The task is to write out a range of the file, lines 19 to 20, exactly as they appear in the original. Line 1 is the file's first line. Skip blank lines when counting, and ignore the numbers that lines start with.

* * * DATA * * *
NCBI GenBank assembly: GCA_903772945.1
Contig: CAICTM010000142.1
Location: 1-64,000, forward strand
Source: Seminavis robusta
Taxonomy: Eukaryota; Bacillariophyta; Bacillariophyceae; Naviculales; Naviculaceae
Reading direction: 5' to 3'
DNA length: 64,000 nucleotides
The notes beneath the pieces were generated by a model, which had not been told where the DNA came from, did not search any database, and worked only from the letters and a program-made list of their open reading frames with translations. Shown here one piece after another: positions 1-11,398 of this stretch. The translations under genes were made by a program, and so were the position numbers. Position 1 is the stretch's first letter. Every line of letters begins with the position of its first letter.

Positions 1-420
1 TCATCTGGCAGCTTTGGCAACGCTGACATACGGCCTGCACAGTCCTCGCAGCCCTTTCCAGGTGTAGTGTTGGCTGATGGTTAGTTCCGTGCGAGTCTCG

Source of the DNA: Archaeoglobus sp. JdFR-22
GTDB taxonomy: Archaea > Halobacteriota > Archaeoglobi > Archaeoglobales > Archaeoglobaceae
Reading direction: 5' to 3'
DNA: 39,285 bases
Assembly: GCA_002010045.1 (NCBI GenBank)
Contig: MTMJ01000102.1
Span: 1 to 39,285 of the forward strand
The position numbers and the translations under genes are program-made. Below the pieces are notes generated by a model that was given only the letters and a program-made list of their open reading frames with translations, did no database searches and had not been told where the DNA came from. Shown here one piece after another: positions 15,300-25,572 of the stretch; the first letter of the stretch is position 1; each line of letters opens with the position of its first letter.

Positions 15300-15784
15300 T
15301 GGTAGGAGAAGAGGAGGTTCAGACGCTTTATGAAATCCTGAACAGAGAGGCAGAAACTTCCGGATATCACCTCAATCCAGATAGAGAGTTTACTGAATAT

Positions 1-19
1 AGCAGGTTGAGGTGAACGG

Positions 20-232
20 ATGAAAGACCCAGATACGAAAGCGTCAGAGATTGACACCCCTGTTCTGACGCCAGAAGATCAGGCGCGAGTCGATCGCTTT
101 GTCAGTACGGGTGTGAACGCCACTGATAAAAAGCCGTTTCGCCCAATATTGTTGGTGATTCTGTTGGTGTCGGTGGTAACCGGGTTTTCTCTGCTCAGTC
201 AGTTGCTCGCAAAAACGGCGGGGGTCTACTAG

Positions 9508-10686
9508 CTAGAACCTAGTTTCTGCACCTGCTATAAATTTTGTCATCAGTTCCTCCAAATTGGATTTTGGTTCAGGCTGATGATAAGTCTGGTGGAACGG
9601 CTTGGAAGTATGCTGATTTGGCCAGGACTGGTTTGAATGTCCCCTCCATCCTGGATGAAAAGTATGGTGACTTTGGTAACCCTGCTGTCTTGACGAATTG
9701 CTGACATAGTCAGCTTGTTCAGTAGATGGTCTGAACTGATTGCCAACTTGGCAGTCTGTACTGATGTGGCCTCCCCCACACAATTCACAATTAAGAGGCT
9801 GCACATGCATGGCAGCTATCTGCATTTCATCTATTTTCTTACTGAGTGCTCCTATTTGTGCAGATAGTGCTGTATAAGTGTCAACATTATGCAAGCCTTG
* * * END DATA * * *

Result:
Positions 15300-15784
15300 T